Next I created a FlattenableMap annotation, which our JAXB parser spies and interprets as "take this map, and for each key-value pair, fire an appropriate event." To use the above example, there would be a Map in the report object that would key stock ticker symbols to stock objects. In that case, our parser would say "I'm starting a complex object whose name is 'AAPL'." All the infrastructure would then fire appropriately, and you'd end up with


On the front-end side, a JavaScript programmer merely writes:


This implementation also means that no matter what stocks show up in the report, they'll be pushed out to the client (assuming the stocks get loaded into the Map). There's no need to maintain the code to add "allowed" stocks. So it's automatically maintainable based on the real data in front of it, even if that data changes (which, in my case, it certainly will).

You could fairly point out that this means we're not using valid XML. You could certainly not construct a DTD or schema for this logic. But the reality is that eventually, we probably will have needs defined enough to allow us to construct the equivalent of report.AAPL, at which point we can have a more rigid schema. In effect, our schema is still so much in flux that every week or so creates a different schema. My code keeps up with those changes, even without me doing any new work.

Thursday, March 4, 2010

Highest-Scoring Word In WordCrasher

I've become a fan of WordCrasher on the iPhone. Think of it as <insert your favorite word game> meets Tetris: You tap on bubbles, which are falling from the top, to make words and clear them from the screen.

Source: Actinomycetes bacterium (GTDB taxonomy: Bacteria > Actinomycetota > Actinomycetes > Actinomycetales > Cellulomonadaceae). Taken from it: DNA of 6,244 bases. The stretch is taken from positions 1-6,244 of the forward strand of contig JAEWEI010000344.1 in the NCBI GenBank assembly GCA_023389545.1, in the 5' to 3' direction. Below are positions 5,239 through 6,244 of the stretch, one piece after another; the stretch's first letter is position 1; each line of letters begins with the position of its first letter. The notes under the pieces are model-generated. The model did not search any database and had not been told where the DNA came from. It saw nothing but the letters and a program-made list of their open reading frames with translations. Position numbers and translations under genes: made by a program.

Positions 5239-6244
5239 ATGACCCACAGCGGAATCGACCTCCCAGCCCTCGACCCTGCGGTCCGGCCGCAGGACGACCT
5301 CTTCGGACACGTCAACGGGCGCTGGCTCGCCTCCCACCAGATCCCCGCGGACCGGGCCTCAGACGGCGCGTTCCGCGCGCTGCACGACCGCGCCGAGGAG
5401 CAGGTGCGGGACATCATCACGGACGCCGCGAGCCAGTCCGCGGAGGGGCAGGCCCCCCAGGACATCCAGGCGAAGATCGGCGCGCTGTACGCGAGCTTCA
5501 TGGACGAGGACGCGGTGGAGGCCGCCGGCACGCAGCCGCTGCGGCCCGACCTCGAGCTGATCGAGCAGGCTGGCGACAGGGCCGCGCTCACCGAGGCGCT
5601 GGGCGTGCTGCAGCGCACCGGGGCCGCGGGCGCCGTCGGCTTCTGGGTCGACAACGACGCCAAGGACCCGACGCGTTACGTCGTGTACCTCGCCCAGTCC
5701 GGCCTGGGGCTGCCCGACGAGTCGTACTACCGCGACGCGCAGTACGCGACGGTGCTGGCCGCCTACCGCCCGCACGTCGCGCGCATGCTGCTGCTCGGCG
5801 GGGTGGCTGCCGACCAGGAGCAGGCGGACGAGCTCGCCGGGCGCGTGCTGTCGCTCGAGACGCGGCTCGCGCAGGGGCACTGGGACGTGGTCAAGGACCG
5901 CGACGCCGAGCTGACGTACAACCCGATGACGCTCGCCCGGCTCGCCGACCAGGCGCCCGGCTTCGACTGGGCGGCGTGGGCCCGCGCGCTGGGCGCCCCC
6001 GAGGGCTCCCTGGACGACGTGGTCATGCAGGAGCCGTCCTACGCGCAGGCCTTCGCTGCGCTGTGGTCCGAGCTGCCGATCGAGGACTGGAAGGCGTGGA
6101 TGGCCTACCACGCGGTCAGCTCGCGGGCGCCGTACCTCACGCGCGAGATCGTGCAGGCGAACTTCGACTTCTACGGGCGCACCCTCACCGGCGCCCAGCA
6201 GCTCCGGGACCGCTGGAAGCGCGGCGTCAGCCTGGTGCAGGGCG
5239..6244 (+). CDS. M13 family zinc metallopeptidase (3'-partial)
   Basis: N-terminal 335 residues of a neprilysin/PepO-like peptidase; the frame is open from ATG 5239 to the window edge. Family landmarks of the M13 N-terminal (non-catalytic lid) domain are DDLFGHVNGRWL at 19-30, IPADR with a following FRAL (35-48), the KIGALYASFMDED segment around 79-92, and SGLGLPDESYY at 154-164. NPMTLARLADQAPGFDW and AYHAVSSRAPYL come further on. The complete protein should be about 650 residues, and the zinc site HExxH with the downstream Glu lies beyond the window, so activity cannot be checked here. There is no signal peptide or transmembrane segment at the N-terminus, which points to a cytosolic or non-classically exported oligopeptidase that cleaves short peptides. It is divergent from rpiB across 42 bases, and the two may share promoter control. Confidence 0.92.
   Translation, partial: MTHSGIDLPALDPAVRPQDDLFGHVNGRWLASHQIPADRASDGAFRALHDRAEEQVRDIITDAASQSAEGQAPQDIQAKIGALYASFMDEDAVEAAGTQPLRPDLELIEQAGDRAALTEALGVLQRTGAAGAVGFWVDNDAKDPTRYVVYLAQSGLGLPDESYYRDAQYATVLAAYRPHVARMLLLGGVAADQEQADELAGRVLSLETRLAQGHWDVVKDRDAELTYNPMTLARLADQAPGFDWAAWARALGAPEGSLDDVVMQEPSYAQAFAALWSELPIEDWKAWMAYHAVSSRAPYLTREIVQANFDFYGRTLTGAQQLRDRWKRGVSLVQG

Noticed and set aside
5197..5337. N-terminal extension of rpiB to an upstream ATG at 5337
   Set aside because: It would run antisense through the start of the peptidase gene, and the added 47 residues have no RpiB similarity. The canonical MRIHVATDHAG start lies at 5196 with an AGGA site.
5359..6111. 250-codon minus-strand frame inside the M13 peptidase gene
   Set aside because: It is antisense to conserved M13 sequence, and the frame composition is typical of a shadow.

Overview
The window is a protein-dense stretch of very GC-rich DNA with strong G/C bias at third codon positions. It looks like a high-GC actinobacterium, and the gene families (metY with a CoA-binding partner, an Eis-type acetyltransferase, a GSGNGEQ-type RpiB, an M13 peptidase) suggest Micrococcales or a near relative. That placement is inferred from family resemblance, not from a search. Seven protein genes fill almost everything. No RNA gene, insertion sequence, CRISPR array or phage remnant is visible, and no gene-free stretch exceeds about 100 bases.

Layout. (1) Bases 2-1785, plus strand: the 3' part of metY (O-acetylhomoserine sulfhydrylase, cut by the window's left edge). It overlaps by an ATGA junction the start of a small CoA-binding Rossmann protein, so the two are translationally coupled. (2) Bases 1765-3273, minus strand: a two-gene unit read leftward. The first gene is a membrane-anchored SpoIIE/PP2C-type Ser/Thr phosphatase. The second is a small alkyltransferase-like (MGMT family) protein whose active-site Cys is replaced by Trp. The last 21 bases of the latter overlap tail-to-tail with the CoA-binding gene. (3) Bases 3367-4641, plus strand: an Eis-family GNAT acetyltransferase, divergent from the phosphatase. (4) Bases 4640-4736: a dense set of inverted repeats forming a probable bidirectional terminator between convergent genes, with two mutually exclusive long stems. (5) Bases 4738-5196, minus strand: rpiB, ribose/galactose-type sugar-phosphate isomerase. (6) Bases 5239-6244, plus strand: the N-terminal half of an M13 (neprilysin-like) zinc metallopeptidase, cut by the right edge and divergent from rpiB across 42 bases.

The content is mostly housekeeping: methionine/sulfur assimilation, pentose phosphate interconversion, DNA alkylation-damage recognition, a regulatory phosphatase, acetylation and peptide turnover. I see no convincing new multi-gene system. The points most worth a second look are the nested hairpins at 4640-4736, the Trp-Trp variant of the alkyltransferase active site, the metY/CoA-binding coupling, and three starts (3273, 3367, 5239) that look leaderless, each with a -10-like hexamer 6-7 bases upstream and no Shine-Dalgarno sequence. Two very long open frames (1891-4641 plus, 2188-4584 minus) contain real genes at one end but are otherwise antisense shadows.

I've unlocked most of the achievements, but there are two secret achievements that have escaped me. I'm convinced that one of them is finding the highest-scoring word in the dictionary. The in-game view of the leaderboards, as of this writing, shows just four people who have managed to find a 2,300-point word, the highest recorded score.

What is the highest-scoring word? Well, I don't know. But I wrote a Ruby script to make an educated guess. I assumed Kevin Ng, the developer, used the Official Scrabble Dictionary as his dictionary (though his game omits at least ort and gams).

So I wrote this script, which takes a path to a dictionary file as a command-line argument:

$letterScores = {
'a' => 10,
'b' => 20,
'c' => 20,
'd' => 20,
'e' => 10,
'f' => 30,
'g' => 30,
'h' => 20,
'i' => 10,
'j' => 50,
'k' => 20,
'l' => 10,
'm' => 30,
'n' => 10,
'o' => 10,
'p' => 20,
'q' => 80,
'r' => 10,
's' => 10,
't' => 10,
'u' => 10,
'v' => 30,
'w' => 30,
'x' => 50,
'y' => 30,
'z' => 50 }

def calc_word_score(word)
sum = 0
word.split(//).each do |char|
sum = sum + $letterScores[char] if $letterScores[char]
sum * word.length
end[0]) do |file|
file.each_line do |word|
score = calc_word_score(word.downcase)
isBest = (score == 2300)
puts "#{score} #{word}" if isBest

I put in 2,300 as a score because that's what people have achieved. However, in the basic Scrabble dictionary, there's no word that scores exactly 2,300; there's one word that scores 2,350: zyzzyvas. So instead of the official Scrabble dictionary, I used the Enable wordlist (both wordlists are available from the National Puzzlers' League

With the Enable list, I found two words that scored exactly 2,300: showbizzy and whizzbang. I have yet to get a board where I can spell any of these, but I'm going to be trying all of them as soon as I can.